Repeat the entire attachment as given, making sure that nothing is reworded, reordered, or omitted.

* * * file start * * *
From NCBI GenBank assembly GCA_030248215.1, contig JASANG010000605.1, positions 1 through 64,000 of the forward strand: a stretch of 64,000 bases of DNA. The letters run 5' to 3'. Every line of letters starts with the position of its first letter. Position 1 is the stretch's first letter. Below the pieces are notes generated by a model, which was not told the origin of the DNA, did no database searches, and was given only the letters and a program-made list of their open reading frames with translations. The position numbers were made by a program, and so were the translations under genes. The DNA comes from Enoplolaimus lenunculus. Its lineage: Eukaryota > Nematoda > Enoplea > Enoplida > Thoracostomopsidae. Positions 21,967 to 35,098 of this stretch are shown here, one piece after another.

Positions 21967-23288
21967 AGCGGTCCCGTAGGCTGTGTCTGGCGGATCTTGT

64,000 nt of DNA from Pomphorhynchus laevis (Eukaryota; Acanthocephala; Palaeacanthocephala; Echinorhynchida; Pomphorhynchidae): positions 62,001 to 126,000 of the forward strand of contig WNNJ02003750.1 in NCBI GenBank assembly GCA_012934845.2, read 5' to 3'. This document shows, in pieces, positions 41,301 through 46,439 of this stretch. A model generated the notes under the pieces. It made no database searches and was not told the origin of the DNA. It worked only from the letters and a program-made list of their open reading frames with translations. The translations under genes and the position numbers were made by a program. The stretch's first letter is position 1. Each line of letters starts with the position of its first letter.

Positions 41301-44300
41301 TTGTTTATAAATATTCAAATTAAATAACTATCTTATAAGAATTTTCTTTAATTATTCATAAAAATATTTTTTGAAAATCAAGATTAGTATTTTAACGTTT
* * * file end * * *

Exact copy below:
From NCBI GenBank assembly GCA_030248215.1, contig JASANG010000605.1, positions 1 through 64,000 of the forward strand: a stretch of 64,000 bases of DNA. The letters run 5' to 3'. Every line of letters starts with the position of its first letter. Position 1 is the stretch's first letter. Below the pieces are notes generated by a model, which was not told the origin of the DNA, did no database searches, and was given only the letters and a program-made list of their open reading frames with translations. The position numbers were made by a program, and so were the translations under genes. The DNA comes from Enoplolaimus lenunculus. Its lineage: Eukaryota > Nematoda > Enoplea > Enoplida > Thoracostomopsidae. Positions 21,967 to 35,098 of this stretch are shown here, one piece after another.

Positions 21967-23288
21967 AGCGGTCCCGTAGGCTGTGTCTGGCGGATCTTGT

64,000 nt of DNA from Pomphorhynchus laevis (Eukaryota; Acanthocephala; Palaeacanthocephala; Echinorhynchida; Pomphorhynchidae): positions 62,001 to 126,000 of the forward strand of contig WNNJ02003750.1 in NCBI GenBank assembly GCA_012934845.2, read 5' to 3'. This document shows, in pieces, positions 41,301 through 46,439 of this stretch. A model generated the notes under the pieces. It made no database searches and was not told the origin of the DNA. It worked only from the letters and a program-made list of their open reading frames with translations. The translations under genes and the position numbers were made by a program. The stretch's first letter is position 1. Each line of letters starts with the position of its first letter.

Positions 41301-44300
41301 TTGTTTATAAATATTCAAATTAAATAACTATCTTATAAGAATTTTCTTTAATTATTCATAAAAATATTTTTTGAAAATCAAGATTAGTATTTTAACGTTT